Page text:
Those are actually some very good observations!
In regards to the scale from G going down to G (at 19 to 22 seconds in the lesson):
Is it normal when doing scales (that you are not used to) for it to be harder going back down the scale than it is to go up?
Yes, it's a very common issue!
Don't worry, with time and practice it will get better, just try to do runs downward more often.
I am using the metronome & have got my speed up to 135 bpm for that scale (playing every other note on the beat). Since the main tempo is 85 bpm, I assume I have to get my speed up to 170 bpm (again, playing every other note on the beat) to be at tempo, correct?
This question concerns note durations and some simple mathematics!
- Time signature of the lesson is 4/4 which means there are 4 quarter notes within a bar.
- Your metronome ticks 4 quarters
- When you play 135bpm, and you play every other note, you play eight notes @ 135bpm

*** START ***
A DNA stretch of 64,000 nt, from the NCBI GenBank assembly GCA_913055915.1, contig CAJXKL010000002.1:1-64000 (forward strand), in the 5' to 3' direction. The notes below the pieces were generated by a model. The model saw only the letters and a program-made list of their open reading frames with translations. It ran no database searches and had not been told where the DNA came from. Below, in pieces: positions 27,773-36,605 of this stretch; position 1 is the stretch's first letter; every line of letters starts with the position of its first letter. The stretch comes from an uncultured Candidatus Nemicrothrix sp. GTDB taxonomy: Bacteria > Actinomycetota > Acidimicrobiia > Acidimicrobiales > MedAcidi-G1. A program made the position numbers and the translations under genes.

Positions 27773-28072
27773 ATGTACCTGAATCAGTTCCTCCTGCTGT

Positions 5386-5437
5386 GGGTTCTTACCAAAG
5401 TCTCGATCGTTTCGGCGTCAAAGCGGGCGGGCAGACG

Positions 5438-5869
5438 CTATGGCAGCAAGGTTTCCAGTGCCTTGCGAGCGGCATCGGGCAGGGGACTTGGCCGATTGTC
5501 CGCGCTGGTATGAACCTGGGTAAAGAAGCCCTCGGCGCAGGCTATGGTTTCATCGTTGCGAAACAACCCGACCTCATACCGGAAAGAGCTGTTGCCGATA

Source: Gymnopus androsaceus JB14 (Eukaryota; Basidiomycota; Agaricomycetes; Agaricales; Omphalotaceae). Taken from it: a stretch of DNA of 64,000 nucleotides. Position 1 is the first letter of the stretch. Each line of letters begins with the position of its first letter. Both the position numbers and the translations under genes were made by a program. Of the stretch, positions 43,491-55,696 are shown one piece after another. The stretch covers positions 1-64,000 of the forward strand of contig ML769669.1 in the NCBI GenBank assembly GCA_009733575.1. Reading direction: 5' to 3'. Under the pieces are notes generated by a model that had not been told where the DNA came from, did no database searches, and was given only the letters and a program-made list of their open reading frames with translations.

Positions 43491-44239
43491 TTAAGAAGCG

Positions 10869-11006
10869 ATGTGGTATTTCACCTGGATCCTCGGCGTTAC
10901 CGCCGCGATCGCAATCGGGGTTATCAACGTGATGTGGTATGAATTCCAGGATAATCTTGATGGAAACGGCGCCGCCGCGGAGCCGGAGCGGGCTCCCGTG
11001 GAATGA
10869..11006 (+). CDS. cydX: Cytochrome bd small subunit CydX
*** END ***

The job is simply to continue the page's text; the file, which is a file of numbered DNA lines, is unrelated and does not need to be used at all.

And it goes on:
- If you want to play sixteen notes (which are the half value of eight notes) @ 85, then YES - you need to be able to play eight notes @ 85x2= 170bpm
Your method of practicing is very good, because you are on slower tempos, simply by using eight notes instead of sixteen ones, which will give you more low tempo range (hope it makes sense!)
I am going to try a theory question here, is this particular scale a mixolydian scale?
Mixolydian scale (or Mixolydian mode) is the scale that builds on V degree of major scale. We are in the key of C major, and V degree of C major scale is G. This note builds G mixolydian scale. G mixolydian is not that different from G major scale, it only has flatted 7th note.
By going G - E - F - D - E - C ... etc., is this what is meant by the term, "intervals"?
Intervals are spaces between the notes, they can be whole step and half step. Here is example of displaying intervals:
G - A - B = C - D - E = F - G
symbol "-" is whole step, and symbol "=" is half step. Whole step is distance of two frets on the neck, and half step is distance of one fret (two frets next to each other) on the neck. If you check out piano keys for example, you will quickly notice where there are half steps (there are no black keys in between white ones there!)